SEATTLE — Joe Kennedy watched impassively as attorneys in his religious liberty case argued Monday in federal court.
Kennedy, a former assistant football coach for Bremerton School District, claims his rights to free speech and religious expression were violated when the district in September 2015 prohibited him from praying after games on the 50-yard line.
Kennedy initially abided by the prayer ban, but later defied it.
The district said Kennedy had violated its policy upholding the separation of church and state. He was placed on paid leave and his contract was not renewed in 2016.
Kennedy sued the district to regain his job and the right to pray on the field after games.
Attorneys on both sides of the case presented oral arguments Monday before a three-judge panel in the Ninth Circuit Court of Appeals.
Bremerton School District Superintendent Aaron Leavell and other school officials attended the hearing.
Kennedy’s wife, Denise Kennedy, who is the school district’s human resources supervisor, sat by her husband’s side.
Rebekah Ricketts of Gibson, Dunn & Crutcher, LLC, a member of Kennedy’s legal team, asked the panel to overturn a U.S. District Court ruling denying a court order to reinstate Kennedy’s job while his case is making its way through the courts.
Ricketts said that Kennedy was only seeking the right to take a knee on the field and say a private prayer after the game had ended.
The judges grilled Ricketts on the line between private and public prayer. On Oct. 16, Kennedy took a knee and prayed audibly, surrounded by scores of players and others.
“That’s not alone,” Judge Morgan Christen said.
Ricketts argued that in a subsequent game, after the district’s directive which followed the Oct. 16 game, Kennedy went out to the field alone, away from players who were on the sidelines. That, she said, amounted to private religious expression.
The district’s attorney, Michael Tierney, argued that Kennedy’s post-game prayer violated the U.S. Constitution’s Establishment Clause, prohibiting the establishment of a government-sanctioned religion. Coaches and teachers exert a subtle and sometimes not-so-subtle pressure on students to conform, he said, so they must refrain from any religious expression that could be construed as coercive.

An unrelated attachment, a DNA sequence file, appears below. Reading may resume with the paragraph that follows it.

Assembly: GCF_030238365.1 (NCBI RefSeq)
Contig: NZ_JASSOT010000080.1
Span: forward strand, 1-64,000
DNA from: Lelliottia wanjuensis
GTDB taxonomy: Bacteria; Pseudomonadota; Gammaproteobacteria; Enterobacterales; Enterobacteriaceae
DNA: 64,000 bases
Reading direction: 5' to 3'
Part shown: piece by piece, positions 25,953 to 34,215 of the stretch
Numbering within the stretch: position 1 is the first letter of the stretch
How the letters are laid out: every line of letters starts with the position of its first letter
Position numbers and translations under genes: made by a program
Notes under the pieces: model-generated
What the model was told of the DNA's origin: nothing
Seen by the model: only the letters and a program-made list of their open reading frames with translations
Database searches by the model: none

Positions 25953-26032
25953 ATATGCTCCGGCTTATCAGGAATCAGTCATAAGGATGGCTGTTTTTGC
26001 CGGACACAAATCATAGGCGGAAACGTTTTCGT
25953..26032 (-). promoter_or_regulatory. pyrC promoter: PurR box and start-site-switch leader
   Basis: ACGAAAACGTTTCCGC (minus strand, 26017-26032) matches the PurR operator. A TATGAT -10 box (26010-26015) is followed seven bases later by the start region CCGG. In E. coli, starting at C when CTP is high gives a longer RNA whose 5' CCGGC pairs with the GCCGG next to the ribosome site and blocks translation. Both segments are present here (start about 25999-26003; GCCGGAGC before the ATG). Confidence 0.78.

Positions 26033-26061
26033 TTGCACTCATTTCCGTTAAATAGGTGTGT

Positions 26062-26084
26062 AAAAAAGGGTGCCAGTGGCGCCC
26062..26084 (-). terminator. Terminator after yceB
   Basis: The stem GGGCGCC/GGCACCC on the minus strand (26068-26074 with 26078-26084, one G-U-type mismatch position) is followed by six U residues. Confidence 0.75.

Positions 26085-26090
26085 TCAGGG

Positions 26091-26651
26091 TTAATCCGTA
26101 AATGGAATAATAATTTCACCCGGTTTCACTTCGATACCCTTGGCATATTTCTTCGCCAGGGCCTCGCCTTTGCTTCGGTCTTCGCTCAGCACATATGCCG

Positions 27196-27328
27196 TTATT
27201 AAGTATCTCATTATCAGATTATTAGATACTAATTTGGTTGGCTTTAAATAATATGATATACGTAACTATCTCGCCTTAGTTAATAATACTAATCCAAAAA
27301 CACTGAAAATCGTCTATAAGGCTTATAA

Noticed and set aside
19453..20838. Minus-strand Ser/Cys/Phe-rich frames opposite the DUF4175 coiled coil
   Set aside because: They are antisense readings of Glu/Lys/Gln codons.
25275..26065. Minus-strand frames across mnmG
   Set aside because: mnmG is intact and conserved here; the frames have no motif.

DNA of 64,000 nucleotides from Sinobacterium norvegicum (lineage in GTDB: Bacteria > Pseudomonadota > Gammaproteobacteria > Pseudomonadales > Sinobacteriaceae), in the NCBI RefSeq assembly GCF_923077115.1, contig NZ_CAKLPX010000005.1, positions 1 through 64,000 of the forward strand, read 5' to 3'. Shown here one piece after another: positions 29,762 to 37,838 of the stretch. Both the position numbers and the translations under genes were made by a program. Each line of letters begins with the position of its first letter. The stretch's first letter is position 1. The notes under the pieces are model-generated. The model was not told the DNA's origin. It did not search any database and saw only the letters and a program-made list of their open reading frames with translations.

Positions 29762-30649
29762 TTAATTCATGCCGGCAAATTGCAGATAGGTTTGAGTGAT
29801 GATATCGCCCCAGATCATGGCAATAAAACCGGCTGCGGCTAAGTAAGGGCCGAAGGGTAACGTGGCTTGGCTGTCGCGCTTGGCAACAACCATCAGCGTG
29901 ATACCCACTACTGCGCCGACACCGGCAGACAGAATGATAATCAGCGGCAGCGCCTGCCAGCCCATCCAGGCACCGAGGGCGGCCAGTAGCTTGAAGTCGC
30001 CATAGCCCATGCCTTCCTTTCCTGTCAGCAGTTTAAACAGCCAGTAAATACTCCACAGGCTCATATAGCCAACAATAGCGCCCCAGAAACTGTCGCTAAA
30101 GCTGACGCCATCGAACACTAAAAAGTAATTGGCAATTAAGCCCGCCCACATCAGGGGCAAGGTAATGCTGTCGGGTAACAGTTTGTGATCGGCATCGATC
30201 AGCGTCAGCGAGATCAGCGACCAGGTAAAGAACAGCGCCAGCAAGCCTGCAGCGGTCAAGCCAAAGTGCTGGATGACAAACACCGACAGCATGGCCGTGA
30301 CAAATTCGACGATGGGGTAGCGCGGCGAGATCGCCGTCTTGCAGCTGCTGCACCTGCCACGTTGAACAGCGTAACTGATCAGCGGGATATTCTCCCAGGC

Christen also asked Tierney about the boundary between private and public prayer.
“I’m asking you to envision a spectrum, and where you think this scenario crossed the line,” she said.
Tierney replied that any situation where students are present crosses the line.
Judge Milan Smith Jr., wondered aloud why Kennedy’s habit of praying after games — and sometimes in the locker room — wasn’t questioned by the district until 2015, when a visiting school official commented on the prayer tradition that had been ongoing since shortly after Kennedy was hired in 2008.
“I’m stunned. I’m frankly stunned,” Smith said. “What role, if any, in our analysis of what Kennedy did should be the fact the district did nothing?”
Tierney replied that what school officials saw over the years was Kennedy surrounded by players, sometimes including those from the opposing team.
“To the outside observer, it looked like an inspiration speech,” Tierney said.
Andrew Nellis of Americans United for Separation of Church and State argued in support of the school district.
“What the Bremerton School District did here was not only their right but their duty,” Nellis said.
Outside the courthouse, Kennedy and his legal team were swarmed by media.
Hiram Sasser, deputy chief counsel for First Liberty Institute, said Kennedy’s case, which has put Bremerton in the national spotlight, sets a precedent on private religious observances by public employees.
“The rule they’re advocating for would ban, for example, Muslim teachers from wearing a hijab, a Jewish coach from wearing a yarmulke or even a teacher wearing ashes on Ash Wednesday or making the sign of a cross before eating a meal,” Sasser said. “So that type of rule is so broad that it would impact negatively millions of Americans and their religious liberty rights in public education.”
School district officials will not comment on a case while it’s under way, spokeswoman Patty Glaser has said. District policy permits employees to wear articles of clothing or jewelry with religious significance.
Kennedy said the high-profile litigation has been stressful, but he was glad to see the case move forward.
“It’s great that we have a legal system and that I actually get to see it work,” he said. “I’m just blessed that we got to be here.”
Kennedy defended the sometimes contentious dialog he ignited with his suit.
“I’m very encouraged because it really is letting everybody know what our constitutional rights are and people start to communicate and start asking the question, ‘What are our rights?’ Everybody here questions what they are, but to find out what the Constitution really means, it’s great to be involved in it. Good communication, we need more of that.”
Kennedy did not reapply for the coaching job, as coaches must do annually. He received positive job evaluations until 2016 when the district noted “a lack of cooperation with the administration” and issued the recommendation “do not rehire.”
“I want to be a coach. I want to be out there with my young men,” Kennedy said. “I really believe (coaches) are one of the mentors for these young men to become somebody in society, to know how to be better young men.”
Kennedy’s cause has garnered support from legal allies, including former Seahawks receiver and U.S. congressman Steve Largent, former Dallas Cowboy defensive tackle Chad Hennings and an attorney for two Garfield High School football coaches, who joined their players in September in a pregame demonstration to support the Black Lives Matter movement.
The Ninth Circuit judges panel will issue a written decision on Kennedy’s appeal. No date for the ruling has been publicized.